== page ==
Airmen learn about drunk driving in non-routine way

  • Published
  • By Master Sgt. Leisa Grant
  • 153rd Airlift Wing
Driving while impaired is not a permissible activity. However, 153rd Airlift Wing student flight trainees got to do this - drive a motorized vehicle, under close supervision, while under the influence of alcohol. Or at least that is what the beer goggles they wore simulated as they drove through a course dotted with orange cones.

"It was nerve racking already without the goggles, but it was terrifying with them," said trainee Bailey Ammerman, a future cyber transport specialist assigned to the 153rd Command and Control Squadron.

When airmen join the Guard they are accustomed to receiving regular briefings about the consequences of drunk driving, yet every year military members are killed in drunk driving incidents. Jenny Rigg, the director of psychological health, wanted airmen to learn what drinking and driving is like rather than just showing them a presentation on a screen.

The trainees drove without the beer goggles first, navigating the course and missing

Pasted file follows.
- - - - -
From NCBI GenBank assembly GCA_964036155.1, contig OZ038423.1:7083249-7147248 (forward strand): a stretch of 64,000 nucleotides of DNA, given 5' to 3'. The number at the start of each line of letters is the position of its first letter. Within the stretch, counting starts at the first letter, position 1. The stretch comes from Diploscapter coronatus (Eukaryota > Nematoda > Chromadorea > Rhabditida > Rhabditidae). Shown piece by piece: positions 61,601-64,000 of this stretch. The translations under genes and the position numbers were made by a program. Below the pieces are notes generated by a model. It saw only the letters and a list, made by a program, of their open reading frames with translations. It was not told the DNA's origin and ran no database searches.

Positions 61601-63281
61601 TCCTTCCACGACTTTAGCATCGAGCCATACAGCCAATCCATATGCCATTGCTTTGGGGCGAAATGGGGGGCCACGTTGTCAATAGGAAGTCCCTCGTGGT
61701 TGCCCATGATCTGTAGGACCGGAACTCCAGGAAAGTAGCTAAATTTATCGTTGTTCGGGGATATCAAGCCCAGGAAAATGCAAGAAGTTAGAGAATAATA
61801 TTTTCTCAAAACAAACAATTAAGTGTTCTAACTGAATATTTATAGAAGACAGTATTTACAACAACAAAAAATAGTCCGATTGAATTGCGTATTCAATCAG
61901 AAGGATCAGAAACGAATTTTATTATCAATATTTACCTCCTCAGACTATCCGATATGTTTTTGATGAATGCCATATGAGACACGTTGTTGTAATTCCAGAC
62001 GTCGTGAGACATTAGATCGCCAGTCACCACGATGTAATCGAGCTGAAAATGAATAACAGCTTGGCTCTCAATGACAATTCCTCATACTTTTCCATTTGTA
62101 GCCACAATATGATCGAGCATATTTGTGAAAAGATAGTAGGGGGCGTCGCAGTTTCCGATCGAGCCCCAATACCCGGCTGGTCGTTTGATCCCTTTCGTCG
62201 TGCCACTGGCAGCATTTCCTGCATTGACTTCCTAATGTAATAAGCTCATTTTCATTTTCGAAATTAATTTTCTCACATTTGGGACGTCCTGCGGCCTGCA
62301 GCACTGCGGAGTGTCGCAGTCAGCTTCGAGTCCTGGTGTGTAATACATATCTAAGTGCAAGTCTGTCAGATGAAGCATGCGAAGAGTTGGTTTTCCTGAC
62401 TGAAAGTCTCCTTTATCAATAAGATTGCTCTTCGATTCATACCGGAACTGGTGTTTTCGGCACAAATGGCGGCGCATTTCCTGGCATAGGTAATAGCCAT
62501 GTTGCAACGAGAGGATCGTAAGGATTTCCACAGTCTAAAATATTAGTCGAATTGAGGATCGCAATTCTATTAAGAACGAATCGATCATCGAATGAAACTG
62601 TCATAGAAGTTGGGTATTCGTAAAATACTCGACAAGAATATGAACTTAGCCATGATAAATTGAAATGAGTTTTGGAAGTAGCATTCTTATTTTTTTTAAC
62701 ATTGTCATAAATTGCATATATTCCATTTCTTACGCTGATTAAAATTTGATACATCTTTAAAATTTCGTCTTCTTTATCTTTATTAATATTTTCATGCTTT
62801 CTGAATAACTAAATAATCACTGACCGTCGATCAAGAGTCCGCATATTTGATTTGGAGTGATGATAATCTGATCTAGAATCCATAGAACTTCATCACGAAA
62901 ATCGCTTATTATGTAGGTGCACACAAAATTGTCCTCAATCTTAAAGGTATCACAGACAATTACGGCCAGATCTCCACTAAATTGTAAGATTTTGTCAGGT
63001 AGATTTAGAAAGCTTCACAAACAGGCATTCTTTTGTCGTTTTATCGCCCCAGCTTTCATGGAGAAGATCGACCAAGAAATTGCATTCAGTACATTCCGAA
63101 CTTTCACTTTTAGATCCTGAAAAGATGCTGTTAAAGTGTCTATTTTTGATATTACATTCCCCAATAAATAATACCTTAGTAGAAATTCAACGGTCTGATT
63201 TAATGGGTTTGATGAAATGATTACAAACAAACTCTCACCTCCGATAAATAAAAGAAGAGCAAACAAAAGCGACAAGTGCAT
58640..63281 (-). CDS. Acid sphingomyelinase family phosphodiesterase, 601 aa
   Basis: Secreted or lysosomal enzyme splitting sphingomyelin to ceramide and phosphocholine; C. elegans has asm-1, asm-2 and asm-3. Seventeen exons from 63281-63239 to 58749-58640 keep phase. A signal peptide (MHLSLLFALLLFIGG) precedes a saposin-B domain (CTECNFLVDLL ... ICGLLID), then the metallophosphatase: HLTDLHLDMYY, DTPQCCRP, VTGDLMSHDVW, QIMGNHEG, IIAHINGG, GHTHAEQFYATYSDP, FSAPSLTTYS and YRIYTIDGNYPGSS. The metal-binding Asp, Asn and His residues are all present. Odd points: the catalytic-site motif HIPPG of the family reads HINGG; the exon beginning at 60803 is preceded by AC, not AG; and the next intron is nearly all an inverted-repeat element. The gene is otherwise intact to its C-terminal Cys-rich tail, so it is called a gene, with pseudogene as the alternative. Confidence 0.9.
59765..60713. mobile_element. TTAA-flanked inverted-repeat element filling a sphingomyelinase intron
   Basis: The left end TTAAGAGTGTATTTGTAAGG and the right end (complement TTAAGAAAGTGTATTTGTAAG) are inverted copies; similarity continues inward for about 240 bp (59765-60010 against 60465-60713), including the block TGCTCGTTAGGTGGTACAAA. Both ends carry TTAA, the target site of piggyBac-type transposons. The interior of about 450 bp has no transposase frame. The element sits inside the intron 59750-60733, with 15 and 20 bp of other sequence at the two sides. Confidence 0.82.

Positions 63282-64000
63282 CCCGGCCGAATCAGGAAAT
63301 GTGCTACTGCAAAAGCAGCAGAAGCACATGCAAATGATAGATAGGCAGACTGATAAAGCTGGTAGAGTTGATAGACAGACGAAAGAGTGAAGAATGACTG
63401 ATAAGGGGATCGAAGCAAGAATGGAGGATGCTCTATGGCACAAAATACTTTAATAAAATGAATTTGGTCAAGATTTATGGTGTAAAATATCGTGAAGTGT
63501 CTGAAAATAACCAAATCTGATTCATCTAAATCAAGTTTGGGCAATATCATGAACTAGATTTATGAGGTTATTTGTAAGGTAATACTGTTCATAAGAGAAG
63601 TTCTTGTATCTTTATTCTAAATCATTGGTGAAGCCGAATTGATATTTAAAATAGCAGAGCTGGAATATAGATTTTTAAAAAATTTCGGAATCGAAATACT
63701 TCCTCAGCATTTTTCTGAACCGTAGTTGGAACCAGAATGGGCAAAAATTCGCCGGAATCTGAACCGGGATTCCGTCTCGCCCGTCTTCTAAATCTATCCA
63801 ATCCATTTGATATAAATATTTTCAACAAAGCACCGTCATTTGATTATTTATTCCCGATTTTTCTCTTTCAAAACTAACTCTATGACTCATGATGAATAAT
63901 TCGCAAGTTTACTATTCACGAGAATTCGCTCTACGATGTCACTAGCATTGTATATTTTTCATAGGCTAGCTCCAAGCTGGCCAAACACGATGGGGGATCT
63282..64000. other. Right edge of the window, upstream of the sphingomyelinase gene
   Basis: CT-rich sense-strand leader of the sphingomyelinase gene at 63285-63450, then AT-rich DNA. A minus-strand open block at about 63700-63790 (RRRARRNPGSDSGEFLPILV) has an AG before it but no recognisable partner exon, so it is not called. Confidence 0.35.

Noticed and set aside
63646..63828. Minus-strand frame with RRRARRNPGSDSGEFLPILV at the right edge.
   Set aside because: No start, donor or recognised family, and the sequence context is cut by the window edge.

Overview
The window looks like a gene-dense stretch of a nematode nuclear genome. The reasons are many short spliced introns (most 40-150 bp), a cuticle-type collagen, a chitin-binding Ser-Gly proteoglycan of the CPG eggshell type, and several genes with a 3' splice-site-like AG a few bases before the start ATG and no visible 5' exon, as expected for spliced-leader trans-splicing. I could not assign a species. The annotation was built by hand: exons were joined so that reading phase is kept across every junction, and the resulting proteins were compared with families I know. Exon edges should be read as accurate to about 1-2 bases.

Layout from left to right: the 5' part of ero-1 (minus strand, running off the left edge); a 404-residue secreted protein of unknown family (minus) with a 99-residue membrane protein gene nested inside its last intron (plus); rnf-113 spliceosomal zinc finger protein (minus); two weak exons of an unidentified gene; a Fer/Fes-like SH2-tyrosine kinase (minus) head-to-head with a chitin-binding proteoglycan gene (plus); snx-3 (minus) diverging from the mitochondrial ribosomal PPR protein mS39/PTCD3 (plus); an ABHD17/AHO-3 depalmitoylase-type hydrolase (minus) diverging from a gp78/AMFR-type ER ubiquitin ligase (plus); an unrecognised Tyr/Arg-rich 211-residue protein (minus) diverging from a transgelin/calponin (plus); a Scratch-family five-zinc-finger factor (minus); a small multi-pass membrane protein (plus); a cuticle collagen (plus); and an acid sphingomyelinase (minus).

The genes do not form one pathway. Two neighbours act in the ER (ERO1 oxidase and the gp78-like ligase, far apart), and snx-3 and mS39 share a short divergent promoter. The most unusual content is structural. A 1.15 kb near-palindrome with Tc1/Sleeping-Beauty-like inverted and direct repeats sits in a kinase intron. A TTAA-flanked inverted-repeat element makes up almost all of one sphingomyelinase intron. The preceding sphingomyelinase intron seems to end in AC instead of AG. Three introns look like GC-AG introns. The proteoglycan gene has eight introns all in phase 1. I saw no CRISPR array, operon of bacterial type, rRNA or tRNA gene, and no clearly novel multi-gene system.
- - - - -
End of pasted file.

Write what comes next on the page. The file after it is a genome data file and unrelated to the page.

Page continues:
cones. Then, when they put the goggles on, each driver ran over cones regularly.

"Having confidence in your driving [ability] doesn't help your vision if you're drunk," said trainee David Dunn, a future fire protection specialist assigned to the 153rd Civil Engineering Squadron.

It was mostly joking each time someone stumbled while walking the mock sobriety test line, or ran over the safety cones. The training was designed to be fun, but it was also intended to be impactful.

"I've been told a lot of this," said Ammerman. "But experiencing it makes it feel more real, and it scares me to even think about doing it."

Senior Master Sgt. James Lambert, student flight noncommissioned officer in charge, said knowledge like this is critical to jumpstarting their careers.

"I believe this fun training sets the foundation for the awareness of being under the influence of alcohol," he said, adding that good choices can affect people in positive ways, and bad choices can ruin careers.

This allows them to make a choice, Lambert said. These choices, he added, can have positive or negative effects on themselves, their careers and others.